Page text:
Allow the soil to dry out completely before watering your plant again.
You may also need to repot your plant in fresh, dry soil.
Be sure to choose a pot with good drainage to prevent the roots from becoming waterlogged again.
3. Low Humidity
Fiddle Leaf Figs are native to tropical rainforests and prefer high humidity.
In their natural habitat, the air is always warm and moist.
But in our homes, the air is often dry, especially in the winter when we have the heat on.
Low humidity can cause problems for Fiddle Leaf Figs, including drooping leaves.
How To Tell if Your Fiddle Leaf Fig Needs More Humidity
Fiddle leaf figs are a beautiful, tropical plant that can add life to any room.
However, they can be finicky when it comes to humidity levels.
If the air is too dry, Fiddle Leaf Fig leaves will curl and brown at the edges.
On the other hand, if the air is too moist, the Fiddle Leaf Fig leaves will develop brown spots.
So how can you tell if your fiddle leaf fig needs more humidity?
There are a few telltale signs.
- Check the leaves for browning or curling. If you see either of these, it’s a good indication that the air is too dry.
- Take a look at the soil. If it’s bone-dry, that’s another sign that the plant needs more moisture.
- Touch the leaves. If they feel crispy or papery, that’s an indication that they’re not getting enough moisture from the air.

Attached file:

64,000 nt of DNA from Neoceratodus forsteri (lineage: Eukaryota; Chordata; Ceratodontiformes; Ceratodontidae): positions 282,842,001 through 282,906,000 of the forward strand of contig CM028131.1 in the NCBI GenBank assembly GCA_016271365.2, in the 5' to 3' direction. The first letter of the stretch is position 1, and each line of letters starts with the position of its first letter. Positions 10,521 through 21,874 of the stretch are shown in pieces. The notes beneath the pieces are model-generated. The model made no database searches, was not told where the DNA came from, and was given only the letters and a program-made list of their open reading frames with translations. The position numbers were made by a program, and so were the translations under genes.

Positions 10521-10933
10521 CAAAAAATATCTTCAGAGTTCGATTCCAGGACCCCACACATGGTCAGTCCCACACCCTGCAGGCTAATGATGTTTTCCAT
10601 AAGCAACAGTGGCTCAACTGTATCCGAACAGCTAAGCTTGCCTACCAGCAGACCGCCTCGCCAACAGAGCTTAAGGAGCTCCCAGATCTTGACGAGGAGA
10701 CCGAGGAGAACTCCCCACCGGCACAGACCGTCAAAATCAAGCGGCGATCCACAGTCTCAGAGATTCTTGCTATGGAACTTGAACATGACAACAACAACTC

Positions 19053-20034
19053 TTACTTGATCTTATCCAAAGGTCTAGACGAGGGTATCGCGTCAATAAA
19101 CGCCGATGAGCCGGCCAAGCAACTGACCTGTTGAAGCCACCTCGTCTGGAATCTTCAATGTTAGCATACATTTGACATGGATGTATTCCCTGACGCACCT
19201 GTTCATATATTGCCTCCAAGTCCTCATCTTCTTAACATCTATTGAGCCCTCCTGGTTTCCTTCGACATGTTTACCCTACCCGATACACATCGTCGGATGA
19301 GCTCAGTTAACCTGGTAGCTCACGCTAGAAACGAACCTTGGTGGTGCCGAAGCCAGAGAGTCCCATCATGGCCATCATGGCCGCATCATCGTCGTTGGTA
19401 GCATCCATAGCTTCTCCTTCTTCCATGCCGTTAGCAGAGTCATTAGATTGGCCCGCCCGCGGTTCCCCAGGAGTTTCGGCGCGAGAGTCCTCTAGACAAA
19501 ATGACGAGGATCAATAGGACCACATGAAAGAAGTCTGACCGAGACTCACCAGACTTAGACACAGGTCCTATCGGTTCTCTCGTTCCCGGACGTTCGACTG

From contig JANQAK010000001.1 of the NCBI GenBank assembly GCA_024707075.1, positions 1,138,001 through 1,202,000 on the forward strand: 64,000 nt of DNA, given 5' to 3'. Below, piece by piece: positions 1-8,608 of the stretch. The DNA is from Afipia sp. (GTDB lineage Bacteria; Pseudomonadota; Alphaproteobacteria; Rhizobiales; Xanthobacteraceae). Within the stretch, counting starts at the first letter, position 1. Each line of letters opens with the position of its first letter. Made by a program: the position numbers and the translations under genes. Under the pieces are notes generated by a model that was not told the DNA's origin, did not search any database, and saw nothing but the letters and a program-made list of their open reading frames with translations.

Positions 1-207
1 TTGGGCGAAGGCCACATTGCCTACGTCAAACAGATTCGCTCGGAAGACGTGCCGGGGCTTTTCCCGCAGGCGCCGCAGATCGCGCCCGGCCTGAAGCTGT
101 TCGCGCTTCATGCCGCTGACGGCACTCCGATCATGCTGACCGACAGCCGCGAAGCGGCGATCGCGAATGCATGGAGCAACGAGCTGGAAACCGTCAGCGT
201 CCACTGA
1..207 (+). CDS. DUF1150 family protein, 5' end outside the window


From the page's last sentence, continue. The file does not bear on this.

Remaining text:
How To Treat a Fiddle Leaf Fig That Needs More Humidity
You can do a few things to increase the humidity around your Fiddle Leaf Fig tree.
First, you can mist the leaves with water every day.
You can also place the pot on a tray of pebbles and water, which will help to increase the humidity around the plant.
Or you can invest in a humidifier, which will help to keep the air around your plant moist.
4. Not Enough Sunlight
Fiddle Leaf Fig leaves will droop if the plant is not getting enough sunlight.
This is because the plant cannot photosynthesize properly and produce the food it needs to sustain itself.
While the plant can survive in low light conditions, it will not thrive and eventually die.
They prefer bright indirect light but can also tolerate some direct sun.
How To Tell if Your Fiddle Leaf Fig Needs More Sunlight
Generally, Fiddle Leaf Figs (Ficus lyrata) prefer bright, indirect sunlight.
However, each plant is different; some may need more or less sunlight than others.
If you’re unsure whether your plant is getting enough light, there are a few telltale signs to look for.
- Check for brown or yellow leaves. This is a sign that the plant is not getting enough light and is struggling to photosynthesize.
- Take a look at the overall shape of the plant. If it’s leaning towards the light source, that’s a good sign that it needs more sun.
- If the leaves are small and pale, that’s another indication that the plant could use more bright light.
How To Treat a Fiddle Leaf Fig That Needs More Sunlight
If your plant is not getting enough sunlight, the best thing to do is move it to a brighter spot.
Make sure to gradually acclimate your plant to direct sunlight, as too much sun can scorch the leaves.